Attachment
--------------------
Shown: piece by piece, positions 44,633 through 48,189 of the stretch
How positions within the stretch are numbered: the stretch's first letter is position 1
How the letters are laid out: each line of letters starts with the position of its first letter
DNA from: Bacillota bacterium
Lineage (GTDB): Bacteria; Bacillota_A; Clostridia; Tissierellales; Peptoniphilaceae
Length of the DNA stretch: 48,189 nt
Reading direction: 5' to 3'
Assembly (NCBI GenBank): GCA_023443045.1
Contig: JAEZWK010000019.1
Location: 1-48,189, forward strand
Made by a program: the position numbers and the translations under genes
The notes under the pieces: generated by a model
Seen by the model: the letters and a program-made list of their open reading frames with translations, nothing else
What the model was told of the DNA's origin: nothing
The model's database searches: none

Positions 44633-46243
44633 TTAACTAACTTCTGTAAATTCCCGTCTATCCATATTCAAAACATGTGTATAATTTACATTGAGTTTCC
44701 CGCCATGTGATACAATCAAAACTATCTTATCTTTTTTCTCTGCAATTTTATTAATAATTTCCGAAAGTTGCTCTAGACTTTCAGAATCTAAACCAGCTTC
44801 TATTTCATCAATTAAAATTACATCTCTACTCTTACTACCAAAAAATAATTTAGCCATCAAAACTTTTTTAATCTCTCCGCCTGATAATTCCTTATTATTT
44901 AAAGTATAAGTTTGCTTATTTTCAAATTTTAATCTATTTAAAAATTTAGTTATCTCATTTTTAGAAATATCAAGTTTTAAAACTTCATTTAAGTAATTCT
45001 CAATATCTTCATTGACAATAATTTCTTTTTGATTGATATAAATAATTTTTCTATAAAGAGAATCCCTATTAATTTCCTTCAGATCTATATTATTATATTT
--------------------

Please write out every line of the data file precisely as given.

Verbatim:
Shown: piece by piece, positions 44,633 through 48,189 of the stretch
How positions within the stretch are numbered: the stretch's first letter is position 1
How the letters are laid out: each line of letters starts with the position of its first letter
DNA from: Bacillota bacterium
Lineage (GTDB): Bacteria; Bacillota_A; Clostridia; Tissierellales; Peptoniphilaceae
Length of the DNA stretch: 48,189 nt
Reading direction: 5' to 3'
Assembly (NCBI GenBank): GCA_023443045.1
Contig: JAEZWK010000019.1
Location: 1-48,189, forward strand
Made by a program: the position numbers and the translations under genes
The notes under the pieces: generated by a model
Seen by the model: the letters and a program-made list of their open reading frames with translations, nothing else
What the model was told of the DNA's origin: nothing
The model's database searches: none

Positions 44633-46243
44633 TTAACTAACTTCTGTAAATTCCCGTCTATCCATATTCAAAACATGTGTATAATTTACATTGAGTTTCC
44701 CGCCATGTGATACAATCAAAACTATCTTATCTTTTTTCTCTGCAATTTTATTAATAATTTCCGAAAGTTGCTCTAGACTTTCAGAATCTAAACCAGCTTC
44801 TATTTCATCAATTAAAATTACATCTCTACTCTTACTACCAAAAAATAATTTAGCCATCAAAACTTTTTTAATCTCTCCGCCTGATAATTCCTTATTATTT
44901 AAAGTATAAGTTTGCTTATTTTCAAATTTTAATCTATTTAAAAATTTAGTTATCTCATTTTTAGAAATATCAAGTTTTAAAACTTCATTTAAGTAATTCT
45001 CAATATCTTCATTGACAATAATTTCTTTTTGATTGATATAAATAATTTTTCTATAAAGAGAATCCCTATTAATTTCCTTCAGATCTATATTATTATATTT